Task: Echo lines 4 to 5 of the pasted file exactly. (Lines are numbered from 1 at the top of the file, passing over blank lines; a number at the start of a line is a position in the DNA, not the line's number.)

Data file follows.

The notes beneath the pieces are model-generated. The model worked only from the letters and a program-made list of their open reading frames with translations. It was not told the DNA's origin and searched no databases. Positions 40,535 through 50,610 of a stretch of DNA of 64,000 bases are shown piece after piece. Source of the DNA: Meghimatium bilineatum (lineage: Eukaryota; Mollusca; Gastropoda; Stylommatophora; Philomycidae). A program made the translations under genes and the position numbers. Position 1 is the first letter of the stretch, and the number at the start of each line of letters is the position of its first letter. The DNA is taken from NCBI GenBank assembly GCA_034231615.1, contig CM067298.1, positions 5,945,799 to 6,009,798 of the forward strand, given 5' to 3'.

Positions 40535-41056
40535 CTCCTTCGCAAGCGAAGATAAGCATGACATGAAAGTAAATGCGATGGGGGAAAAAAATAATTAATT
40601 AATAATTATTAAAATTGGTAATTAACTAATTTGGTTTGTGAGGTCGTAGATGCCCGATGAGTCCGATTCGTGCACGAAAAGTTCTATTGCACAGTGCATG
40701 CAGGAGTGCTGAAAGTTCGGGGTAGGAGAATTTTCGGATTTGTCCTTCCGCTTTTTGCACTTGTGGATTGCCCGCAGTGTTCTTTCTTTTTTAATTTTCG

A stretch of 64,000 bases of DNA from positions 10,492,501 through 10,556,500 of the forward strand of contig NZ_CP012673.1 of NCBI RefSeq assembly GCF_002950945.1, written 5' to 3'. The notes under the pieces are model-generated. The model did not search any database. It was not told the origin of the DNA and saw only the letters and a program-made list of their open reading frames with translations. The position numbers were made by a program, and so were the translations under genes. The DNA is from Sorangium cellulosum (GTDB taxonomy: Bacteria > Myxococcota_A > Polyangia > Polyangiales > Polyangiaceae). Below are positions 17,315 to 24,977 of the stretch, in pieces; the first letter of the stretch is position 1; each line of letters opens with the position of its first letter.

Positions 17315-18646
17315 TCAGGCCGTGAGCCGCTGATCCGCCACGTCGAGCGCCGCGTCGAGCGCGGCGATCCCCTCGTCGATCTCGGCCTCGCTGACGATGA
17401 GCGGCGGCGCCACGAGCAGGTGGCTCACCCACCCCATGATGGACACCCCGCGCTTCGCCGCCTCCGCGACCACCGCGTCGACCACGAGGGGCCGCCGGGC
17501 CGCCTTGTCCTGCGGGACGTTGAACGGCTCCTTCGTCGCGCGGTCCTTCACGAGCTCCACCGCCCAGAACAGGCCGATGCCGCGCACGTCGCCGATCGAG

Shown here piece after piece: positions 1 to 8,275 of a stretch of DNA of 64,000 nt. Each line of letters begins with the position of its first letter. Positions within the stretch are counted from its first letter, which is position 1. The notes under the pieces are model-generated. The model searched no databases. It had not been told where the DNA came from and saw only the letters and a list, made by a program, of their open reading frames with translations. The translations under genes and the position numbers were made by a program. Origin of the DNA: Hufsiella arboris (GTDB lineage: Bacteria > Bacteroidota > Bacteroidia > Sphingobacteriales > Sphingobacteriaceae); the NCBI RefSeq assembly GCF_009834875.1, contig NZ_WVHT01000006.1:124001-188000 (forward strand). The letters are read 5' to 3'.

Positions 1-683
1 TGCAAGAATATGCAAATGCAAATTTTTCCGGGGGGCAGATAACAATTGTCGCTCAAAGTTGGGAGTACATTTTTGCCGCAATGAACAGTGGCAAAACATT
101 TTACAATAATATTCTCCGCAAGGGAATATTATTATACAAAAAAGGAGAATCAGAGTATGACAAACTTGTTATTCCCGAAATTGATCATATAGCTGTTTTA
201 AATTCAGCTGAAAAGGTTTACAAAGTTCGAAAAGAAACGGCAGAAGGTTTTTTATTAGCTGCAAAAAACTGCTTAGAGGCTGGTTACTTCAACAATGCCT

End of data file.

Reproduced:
40601 AATAATTATTAAAATTGGTAATTAACTAATTTGGTTTGTGAGGTCGTAGATGCCCGATGAGTCCGATTCGTGCACGAAAAGTTCTATTGCACAGTGCATG
40701 CAGGAGTGCTGAAAGTTCGGGGTAGGAGAATTTTCGGATTTGTCCTTCCGCTTTTTGCACTTGTGGATTGCCCGCAGTGTTCTTTCTTTTTTAATTTTCG